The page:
This study examined the outcomes of patients in a low-intensity, short-duration involuntary outpatient commitment program. After release from inpatient commitment, one group (N=150) entered an involuntary outpatient commitment program that lasted up to six months; a comparison group (N=140) was released into the community without further involuntary care. After the analysis adjusted for confounding variables, patients who were in the involuntary outpatient commitment program had greater use of follow-up outpatient and residential services and psychotropic medications than patients in the comparison group. No differences were found between the groups in follow-up acute psychiatric hospitalization or arrests. Low-intensity, short-duration involuntary outpatient commitment appears to have a limited, but important, impact.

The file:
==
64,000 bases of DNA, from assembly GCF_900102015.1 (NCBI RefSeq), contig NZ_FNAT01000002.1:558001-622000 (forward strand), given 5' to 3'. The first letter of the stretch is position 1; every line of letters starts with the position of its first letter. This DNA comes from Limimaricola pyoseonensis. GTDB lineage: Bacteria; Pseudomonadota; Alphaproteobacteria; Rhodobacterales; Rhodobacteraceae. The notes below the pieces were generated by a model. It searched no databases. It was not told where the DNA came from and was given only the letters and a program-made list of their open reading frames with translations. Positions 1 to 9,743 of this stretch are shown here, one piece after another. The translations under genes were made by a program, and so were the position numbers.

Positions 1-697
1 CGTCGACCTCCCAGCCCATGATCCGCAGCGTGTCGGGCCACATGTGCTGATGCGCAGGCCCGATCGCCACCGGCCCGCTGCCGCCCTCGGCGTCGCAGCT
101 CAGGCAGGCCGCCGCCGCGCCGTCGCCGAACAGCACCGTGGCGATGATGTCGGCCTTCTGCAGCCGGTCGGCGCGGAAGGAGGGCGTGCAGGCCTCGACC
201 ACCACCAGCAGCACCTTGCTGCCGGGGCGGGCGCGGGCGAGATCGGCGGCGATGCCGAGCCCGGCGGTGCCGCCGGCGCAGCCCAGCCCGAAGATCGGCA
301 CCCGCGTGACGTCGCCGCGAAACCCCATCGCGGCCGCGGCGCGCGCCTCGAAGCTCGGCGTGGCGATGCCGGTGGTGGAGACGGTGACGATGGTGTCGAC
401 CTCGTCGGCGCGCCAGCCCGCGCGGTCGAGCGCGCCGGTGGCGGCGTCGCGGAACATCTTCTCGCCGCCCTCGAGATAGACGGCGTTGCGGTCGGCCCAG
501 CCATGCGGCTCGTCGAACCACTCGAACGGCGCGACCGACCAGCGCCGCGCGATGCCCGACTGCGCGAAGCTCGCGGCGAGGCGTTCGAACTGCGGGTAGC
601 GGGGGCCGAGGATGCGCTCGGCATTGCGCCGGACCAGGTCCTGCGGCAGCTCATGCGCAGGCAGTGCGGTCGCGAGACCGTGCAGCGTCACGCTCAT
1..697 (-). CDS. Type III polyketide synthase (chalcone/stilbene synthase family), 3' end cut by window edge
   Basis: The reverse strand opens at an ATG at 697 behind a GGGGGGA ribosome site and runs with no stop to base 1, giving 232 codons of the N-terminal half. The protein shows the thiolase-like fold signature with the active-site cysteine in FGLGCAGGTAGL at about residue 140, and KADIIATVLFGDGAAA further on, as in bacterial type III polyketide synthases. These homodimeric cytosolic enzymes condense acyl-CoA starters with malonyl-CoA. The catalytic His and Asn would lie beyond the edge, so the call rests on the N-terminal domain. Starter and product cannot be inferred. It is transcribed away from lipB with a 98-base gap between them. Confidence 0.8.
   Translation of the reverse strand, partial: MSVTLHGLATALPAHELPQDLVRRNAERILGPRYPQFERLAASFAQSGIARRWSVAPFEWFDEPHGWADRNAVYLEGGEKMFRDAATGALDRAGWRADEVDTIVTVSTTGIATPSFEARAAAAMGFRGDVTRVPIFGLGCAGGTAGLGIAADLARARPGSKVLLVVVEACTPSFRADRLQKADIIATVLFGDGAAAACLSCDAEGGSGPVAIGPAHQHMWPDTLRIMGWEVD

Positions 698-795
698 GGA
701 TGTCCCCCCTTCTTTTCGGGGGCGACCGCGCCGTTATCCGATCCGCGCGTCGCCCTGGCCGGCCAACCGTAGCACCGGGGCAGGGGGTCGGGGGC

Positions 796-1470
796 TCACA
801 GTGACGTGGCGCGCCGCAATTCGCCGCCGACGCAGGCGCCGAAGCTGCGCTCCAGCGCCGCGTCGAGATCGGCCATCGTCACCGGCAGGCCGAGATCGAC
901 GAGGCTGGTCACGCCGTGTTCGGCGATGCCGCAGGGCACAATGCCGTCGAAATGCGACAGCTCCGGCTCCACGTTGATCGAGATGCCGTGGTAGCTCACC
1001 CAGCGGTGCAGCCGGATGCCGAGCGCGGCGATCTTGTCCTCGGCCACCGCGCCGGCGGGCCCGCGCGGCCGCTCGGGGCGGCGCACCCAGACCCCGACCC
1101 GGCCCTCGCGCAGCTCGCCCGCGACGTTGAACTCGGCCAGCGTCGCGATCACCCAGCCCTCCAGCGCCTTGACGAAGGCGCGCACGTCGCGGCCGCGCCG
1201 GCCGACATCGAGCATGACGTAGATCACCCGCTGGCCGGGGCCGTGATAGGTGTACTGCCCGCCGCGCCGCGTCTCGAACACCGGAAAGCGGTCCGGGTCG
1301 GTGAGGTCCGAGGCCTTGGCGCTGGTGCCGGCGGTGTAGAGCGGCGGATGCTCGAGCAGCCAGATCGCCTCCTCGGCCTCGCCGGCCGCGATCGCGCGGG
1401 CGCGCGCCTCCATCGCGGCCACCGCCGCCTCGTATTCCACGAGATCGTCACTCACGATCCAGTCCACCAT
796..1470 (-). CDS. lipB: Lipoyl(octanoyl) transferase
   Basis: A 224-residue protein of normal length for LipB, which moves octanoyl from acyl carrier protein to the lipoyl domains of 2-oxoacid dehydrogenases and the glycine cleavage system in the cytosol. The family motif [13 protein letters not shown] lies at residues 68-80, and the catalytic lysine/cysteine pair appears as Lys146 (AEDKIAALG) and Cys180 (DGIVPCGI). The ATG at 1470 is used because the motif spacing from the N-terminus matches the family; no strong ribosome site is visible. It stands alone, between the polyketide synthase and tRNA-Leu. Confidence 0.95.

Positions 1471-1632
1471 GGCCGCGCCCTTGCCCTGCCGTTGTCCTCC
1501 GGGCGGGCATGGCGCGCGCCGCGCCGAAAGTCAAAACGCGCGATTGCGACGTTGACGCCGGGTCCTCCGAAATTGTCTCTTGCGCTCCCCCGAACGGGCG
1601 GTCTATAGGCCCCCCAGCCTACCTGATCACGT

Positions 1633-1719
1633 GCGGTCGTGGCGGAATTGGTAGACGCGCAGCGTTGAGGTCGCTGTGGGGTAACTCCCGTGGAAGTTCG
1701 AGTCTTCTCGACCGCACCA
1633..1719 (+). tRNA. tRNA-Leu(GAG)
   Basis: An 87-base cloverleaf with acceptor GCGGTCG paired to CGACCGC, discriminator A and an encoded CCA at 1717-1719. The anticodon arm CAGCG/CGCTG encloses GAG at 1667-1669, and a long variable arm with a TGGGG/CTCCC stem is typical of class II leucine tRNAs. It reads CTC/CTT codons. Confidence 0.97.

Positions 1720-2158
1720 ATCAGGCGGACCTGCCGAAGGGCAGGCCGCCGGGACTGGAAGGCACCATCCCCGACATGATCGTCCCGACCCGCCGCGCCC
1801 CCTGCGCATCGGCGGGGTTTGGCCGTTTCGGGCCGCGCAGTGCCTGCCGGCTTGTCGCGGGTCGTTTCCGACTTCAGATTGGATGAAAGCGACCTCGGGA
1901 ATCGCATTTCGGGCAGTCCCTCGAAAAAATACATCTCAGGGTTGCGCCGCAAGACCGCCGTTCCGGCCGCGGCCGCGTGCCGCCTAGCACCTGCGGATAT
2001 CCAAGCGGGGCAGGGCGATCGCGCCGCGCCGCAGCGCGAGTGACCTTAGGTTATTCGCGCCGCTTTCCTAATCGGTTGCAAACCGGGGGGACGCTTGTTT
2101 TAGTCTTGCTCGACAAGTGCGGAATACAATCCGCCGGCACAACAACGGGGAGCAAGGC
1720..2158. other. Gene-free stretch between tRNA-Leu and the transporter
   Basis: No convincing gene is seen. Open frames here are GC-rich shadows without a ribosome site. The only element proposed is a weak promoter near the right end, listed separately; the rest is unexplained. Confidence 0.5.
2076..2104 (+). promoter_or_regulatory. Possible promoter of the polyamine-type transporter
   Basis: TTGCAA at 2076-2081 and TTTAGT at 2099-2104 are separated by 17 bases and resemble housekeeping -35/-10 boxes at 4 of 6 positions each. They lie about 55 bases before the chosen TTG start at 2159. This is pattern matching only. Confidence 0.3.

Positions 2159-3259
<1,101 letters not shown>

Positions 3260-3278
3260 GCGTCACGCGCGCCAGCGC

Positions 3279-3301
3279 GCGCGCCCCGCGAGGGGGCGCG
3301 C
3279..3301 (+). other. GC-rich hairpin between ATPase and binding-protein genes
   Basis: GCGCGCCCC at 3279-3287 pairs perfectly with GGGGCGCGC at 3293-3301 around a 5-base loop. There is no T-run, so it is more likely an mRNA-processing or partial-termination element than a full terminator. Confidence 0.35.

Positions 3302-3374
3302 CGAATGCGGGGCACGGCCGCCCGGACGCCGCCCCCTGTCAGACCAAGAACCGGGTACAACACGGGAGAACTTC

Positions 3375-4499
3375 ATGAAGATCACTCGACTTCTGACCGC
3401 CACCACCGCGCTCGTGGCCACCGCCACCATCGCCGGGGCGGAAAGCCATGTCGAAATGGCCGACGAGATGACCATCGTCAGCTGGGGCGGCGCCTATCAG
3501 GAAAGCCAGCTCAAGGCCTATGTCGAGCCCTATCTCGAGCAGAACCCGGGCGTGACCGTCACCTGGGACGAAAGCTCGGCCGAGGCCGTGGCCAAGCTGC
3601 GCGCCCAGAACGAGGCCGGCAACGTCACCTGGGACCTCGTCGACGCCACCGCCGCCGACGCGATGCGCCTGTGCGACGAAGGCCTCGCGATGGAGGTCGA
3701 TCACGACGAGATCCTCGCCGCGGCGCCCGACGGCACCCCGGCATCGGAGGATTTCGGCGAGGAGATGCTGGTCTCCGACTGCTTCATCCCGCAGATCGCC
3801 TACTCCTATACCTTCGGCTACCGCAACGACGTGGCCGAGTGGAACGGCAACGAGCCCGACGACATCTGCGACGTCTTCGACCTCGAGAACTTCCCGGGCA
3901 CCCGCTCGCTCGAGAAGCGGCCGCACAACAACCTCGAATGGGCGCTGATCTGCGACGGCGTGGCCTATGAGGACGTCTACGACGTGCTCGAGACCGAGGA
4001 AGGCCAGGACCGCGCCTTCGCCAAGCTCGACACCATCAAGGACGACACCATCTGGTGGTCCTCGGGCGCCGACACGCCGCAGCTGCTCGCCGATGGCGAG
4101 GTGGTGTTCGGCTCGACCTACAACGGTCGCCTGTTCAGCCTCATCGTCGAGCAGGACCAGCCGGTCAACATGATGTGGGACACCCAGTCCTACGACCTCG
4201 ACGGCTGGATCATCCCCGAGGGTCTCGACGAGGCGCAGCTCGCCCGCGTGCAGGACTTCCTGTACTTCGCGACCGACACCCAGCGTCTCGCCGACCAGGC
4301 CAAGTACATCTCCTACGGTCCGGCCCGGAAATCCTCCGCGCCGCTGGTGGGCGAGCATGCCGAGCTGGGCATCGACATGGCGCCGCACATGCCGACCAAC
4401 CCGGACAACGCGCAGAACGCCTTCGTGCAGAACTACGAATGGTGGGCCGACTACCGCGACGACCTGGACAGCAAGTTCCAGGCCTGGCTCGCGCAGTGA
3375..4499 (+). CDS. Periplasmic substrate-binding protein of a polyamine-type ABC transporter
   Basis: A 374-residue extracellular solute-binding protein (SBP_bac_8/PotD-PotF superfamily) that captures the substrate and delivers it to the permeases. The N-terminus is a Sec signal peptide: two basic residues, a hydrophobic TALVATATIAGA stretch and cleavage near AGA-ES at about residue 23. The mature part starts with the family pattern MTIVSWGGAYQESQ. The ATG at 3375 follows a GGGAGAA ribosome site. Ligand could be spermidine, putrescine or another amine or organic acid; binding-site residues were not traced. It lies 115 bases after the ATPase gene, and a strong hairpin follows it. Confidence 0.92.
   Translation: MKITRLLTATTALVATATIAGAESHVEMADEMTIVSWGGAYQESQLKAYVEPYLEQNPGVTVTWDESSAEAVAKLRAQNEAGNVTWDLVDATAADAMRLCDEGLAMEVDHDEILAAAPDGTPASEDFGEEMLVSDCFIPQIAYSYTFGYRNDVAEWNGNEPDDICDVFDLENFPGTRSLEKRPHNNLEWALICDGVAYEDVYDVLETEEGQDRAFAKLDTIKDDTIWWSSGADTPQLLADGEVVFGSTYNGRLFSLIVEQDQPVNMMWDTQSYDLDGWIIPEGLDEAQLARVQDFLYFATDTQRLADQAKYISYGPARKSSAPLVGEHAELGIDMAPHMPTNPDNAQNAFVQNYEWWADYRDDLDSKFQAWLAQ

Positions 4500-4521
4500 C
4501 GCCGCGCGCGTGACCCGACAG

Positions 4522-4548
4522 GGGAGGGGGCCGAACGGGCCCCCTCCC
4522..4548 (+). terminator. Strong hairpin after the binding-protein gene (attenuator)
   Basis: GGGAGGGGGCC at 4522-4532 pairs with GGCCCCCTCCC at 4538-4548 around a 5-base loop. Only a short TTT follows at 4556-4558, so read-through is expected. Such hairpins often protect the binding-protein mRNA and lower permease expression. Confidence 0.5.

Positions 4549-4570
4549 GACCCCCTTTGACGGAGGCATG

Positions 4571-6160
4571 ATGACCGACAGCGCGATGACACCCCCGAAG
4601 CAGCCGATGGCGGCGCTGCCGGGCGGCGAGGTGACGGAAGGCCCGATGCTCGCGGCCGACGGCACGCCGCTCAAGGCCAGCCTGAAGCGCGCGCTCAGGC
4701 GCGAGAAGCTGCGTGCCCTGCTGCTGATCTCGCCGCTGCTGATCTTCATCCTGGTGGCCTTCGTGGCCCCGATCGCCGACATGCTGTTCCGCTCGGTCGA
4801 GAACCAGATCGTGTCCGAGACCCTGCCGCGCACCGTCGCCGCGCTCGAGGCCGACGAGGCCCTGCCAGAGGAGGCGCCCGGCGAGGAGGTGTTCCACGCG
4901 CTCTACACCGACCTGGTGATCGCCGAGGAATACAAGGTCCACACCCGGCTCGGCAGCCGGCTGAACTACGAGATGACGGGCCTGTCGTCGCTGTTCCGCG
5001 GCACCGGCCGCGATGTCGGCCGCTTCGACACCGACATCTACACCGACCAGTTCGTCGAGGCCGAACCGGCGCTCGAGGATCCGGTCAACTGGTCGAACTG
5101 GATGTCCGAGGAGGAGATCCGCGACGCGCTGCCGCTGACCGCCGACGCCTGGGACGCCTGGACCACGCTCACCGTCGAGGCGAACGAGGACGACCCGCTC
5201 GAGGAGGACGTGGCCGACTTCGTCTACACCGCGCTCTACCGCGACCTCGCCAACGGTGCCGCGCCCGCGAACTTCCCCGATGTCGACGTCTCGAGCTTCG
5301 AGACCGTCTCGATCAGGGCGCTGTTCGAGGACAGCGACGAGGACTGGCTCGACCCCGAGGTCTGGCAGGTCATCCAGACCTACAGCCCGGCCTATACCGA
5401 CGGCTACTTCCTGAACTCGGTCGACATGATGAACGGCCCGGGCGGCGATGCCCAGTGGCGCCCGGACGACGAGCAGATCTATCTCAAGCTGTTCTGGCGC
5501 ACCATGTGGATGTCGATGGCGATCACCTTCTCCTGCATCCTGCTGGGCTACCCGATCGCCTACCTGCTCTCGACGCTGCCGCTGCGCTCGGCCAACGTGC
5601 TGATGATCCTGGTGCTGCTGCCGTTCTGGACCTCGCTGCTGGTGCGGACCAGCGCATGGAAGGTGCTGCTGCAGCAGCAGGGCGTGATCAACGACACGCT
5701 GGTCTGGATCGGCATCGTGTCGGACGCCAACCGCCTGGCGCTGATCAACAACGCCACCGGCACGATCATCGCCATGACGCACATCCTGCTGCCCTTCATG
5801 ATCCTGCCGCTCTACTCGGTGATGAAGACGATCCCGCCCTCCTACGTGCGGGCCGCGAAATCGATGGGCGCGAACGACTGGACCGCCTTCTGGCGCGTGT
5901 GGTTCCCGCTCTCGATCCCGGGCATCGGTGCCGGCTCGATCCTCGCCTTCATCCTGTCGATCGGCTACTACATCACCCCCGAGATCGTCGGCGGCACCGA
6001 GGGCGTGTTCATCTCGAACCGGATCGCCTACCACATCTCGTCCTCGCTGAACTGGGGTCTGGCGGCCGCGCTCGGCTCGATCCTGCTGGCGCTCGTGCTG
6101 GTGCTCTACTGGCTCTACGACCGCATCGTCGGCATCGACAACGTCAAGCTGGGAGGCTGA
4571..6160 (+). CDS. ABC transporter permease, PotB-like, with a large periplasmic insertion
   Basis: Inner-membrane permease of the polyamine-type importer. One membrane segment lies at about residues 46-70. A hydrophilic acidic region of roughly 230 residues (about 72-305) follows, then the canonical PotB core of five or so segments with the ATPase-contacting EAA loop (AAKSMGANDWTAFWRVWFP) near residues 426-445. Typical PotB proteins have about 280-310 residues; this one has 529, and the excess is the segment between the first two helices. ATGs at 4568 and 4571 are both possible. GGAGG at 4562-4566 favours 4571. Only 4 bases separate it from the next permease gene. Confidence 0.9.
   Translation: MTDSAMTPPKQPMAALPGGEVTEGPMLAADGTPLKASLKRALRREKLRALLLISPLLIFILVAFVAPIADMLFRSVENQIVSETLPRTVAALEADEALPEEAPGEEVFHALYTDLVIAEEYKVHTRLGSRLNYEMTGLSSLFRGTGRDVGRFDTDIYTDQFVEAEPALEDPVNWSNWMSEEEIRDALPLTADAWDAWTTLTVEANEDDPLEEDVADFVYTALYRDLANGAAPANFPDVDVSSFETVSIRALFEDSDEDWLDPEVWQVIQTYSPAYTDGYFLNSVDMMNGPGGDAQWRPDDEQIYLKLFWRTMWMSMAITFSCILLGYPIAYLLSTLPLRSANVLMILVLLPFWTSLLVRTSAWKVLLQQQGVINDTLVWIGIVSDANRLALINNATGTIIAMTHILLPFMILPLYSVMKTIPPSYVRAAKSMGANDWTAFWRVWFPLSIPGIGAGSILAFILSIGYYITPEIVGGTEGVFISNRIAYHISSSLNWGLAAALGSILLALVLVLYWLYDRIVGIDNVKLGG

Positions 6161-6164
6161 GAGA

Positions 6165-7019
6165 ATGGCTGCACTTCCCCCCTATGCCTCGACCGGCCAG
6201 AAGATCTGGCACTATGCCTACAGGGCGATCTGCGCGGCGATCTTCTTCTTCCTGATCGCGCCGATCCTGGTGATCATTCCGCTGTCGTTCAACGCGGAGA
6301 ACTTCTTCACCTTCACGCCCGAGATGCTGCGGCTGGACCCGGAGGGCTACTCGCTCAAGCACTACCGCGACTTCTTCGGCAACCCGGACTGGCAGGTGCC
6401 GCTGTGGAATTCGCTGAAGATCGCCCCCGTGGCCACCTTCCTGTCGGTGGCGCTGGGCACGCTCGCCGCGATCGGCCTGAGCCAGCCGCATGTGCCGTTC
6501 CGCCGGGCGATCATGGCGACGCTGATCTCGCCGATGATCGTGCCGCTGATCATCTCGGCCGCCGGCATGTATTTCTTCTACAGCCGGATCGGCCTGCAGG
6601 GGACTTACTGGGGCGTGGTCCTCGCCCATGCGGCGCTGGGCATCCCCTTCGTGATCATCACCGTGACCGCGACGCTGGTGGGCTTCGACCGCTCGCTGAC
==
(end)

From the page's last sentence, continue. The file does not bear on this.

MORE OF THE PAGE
ASJC Scopus subject areas
- Psychiatry and Mental health